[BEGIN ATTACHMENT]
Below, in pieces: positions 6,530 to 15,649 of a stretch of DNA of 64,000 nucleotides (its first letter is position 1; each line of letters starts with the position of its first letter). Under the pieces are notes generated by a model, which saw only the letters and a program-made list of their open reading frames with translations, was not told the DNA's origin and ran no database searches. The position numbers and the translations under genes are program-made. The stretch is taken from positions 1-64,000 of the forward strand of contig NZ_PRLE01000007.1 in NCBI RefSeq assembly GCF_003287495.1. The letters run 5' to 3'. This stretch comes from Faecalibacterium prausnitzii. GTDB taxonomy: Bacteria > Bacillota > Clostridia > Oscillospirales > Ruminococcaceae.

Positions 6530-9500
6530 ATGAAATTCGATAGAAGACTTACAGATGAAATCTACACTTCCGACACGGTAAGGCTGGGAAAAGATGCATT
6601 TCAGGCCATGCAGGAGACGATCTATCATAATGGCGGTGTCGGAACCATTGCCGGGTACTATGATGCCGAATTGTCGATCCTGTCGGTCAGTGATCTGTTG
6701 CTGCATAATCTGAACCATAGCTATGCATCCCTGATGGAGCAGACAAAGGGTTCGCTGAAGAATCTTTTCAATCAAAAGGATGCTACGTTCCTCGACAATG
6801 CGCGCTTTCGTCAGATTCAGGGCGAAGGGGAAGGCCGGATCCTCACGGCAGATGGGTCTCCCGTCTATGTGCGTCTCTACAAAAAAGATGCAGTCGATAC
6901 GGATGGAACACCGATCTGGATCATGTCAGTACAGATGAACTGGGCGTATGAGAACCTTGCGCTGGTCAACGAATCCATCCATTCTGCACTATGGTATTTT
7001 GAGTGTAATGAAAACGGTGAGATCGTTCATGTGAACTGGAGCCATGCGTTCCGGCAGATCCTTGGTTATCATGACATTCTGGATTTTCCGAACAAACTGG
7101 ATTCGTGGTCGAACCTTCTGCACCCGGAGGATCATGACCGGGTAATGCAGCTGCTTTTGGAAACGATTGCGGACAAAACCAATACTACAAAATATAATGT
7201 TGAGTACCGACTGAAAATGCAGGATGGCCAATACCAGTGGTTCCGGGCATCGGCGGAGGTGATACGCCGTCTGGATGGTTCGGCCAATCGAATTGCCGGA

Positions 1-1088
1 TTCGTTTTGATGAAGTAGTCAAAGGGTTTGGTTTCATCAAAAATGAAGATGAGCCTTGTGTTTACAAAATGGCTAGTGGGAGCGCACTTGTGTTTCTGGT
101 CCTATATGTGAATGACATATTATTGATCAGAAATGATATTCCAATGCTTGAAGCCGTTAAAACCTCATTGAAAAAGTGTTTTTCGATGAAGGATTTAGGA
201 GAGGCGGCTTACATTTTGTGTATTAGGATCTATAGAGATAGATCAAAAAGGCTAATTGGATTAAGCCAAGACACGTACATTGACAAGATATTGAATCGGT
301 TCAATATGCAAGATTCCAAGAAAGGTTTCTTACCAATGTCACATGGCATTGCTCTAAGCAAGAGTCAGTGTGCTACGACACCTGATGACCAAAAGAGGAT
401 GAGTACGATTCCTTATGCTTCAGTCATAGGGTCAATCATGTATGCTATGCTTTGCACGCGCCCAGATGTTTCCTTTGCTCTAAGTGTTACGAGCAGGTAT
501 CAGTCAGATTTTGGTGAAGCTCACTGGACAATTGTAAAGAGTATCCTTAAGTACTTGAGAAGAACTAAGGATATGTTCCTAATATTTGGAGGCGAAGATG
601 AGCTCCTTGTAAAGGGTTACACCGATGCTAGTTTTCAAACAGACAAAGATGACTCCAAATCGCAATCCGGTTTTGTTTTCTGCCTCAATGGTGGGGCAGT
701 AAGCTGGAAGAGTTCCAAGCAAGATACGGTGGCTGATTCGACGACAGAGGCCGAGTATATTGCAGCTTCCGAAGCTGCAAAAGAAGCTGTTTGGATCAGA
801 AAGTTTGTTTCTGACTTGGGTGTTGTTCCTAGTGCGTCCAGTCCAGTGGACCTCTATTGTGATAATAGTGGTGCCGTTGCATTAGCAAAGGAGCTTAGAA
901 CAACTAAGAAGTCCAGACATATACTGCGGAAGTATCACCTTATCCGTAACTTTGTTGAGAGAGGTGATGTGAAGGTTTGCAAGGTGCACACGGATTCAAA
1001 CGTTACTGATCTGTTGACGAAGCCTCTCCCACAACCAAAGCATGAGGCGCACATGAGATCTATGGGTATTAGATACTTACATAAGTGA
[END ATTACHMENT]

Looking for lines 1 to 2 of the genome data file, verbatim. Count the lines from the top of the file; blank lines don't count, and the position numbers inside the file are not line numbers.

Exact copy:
Below, in pieces: positions 6,530 to 15,649 of a stretch of DNA of 64,000 nucleotides (its first letter is position 1; each line of letters starts with the position of its first letter). Under the pieces are notes generated by a model, which saw only the letters and a program-made list of their open reading frames with translations, was not told the DNA's origin and ran no database searches. The position numbers and the translations under genes are program-made. The stretch is taken from positions 1-64,000 of the forward strand of contig NZ_PRLE01000007.1 in NCBI RefSeq assembly GCF_003287495.1. The letters run 5' to 3'. This stretch comes from Faecalibacterium prausnitzii. GTDB taxonomy: Bacteria > Bacillota > Clostridia > Oscillospirales > Ruminococcaceae.

Positions 6530-9500